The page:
A walk above the woods

Peace Corps volunteers who taught English as a foreign language were tied to their schools during the academic year, but had long summer vacations. A few undertook special projects, but many took the opportunity to travel. Outside of what was then called TEFL, volunteers had to take time when they could, though many had jobs that gave them a lot of freedom. The Moroccans often described our jobs using the French word stage, essentially meaning training, and didn’t always expect much from us.

As Peace Corps volunteers in Morocco, travel to Europe, except for Spain, violated the Peace Corps country rules that were in place in the sixties. Many volunteers simply ignored them as they did other rules that they thought were unreasonable such as owning motorcycles. Volunteers seldom got caught and there was no real punishment. Staff probably found the rules restrictive, too, and often looked the other way. Without examining your passport, how would Peace Corps know what you did last summer?

There was a problem for volunteers, however, and that was Morocco’s location. Where could one go? It is not without reason that Morocco is known as the land of the farthest sunset. With an ocean to the west and a desert to the south, Morocco was a cul-de-sac.

Algeria was off limits as a hostile country in the sixties, sadly as my experience in Algeria suggested that Algerians were friendly and eager to meet Americans. Anywhere else required expensive airfare or a daunting trip across the Sahara. If you follow this blog, you can read about my Saharan adventure later. A few of us actually did the trip, crossing the Algerian desert by truck, but it was not a casual affair.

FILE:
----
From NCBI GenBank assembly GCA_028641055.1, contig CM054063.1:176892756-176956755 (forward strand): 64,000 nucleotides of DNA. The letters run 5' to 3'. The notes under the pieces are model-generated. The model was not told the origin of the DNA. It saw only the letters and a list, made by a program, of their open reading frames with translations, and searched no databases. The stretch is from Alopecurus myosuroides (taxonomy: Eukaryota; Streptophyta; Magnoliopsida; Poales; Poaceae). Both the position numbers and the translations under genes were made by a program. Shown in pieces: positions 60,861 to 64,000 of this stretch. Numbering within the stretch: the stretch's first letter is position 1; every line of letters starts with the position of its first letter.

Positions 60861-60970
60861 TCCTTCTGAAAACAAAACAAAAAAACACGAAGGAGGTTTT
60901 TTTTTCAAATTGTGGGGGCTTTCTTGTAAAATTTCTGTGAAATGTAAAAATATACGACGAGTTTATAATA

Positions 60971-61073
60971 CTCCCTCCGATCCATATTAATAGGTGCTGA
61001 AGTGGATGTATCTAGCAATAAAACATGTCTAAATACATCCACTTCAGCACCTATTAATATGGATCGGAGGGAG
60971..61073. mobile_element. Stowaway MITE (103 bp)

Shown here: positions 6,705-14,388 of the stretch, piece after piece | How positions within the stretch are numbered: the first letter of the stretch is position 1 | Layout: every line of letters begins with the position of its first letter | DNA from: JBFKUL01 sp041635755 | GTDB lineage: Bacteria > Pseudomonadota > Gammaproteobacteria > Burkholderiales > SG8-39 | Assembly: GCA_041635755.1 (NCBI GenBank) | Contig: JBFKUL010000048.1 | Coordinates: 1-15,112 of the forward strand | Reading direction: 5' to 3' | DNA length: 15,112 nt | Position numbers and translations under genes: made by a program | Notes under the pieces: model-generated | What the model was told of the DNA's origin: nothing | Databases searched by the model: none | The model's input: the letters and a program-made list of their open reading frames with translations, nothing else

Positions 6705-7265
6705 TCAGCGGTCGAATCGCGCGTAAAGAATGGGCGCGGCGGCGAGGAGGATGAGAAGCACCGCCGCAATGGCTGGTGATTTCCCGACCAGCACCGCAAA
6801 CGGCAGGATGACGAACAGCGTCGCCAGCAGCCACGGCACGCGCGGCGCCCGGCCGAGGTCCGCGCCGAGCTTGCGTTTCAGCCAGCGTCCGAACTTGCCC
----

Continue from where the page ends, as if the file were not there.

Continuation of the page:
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On the road to Tamanrasset. Algeria, April 1971

I think that these rules may have loosened up over the years. Some volunteers had families with the means to provide funds for European trips. In the sixties, the Peace Corps was definitely elitist, just as the foreign service has always been, with many members coming from the Ivys. In any case, given the historical connections with Morocco, the Peace Corps judged Spain to be acceptable, but put the rest of Europe off limits.

By July, the heat had settled into Sefrou. The grain fields around the city had been harvested, and the country had taken on the thatch and earth colors that it would keep until the winter rains.

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The Saïs plain with the hills west of Sefrou in the distance

Bouiblane disappeared into the haze at the horizon, and the streets became dusty. Melons were on sale in the market, and life slowed down a bit.

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July at Bab Merbaa, Sefrou

Gaylord Barr, the volunteer with whom I shared the house in Seti Messaouda, and myself had persuaded one of the Peace Corps administrators, Don Brown, to come to Sefrou. Don had served in Oujda. He had never learned much Arabic, and wanted to improve his command of the language. We had a woman, Khadija, who cooked and cleaned for us. I fixed Don up with a tutor, my friend Hammad Hsein, and Don moved to Sefrou for a couple of weeks, where he had a chance to immerse himself in dialectical Arabic. Khadija would take care of Don and the pets. Off we went. I don’t know how much Arabic Don learned, but I know he enjoyed his time there that summer. Old Sefrou was lovely with its gardens and country walks.

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Out for air, walking along the old Jewish cemetery, Sefrou.

It always gave me a lot of pleasure to see women taking strolls past the old Jewish Cemetery or students walking together, studying for their exams.

Hammad was an elementary school teacher. He lived in Seti Messaouda, as did his extended family, just outside the city wall and down the street from me. I had gone to his and his brother, Hassan’s wedding, and I often ate at his house on feast days. I was told that he emigrated to France, as many other people I knew have done.

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Hammad Hsein, Sefrou, 1973
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Gaylord and Don Brown at Taffert in Morocco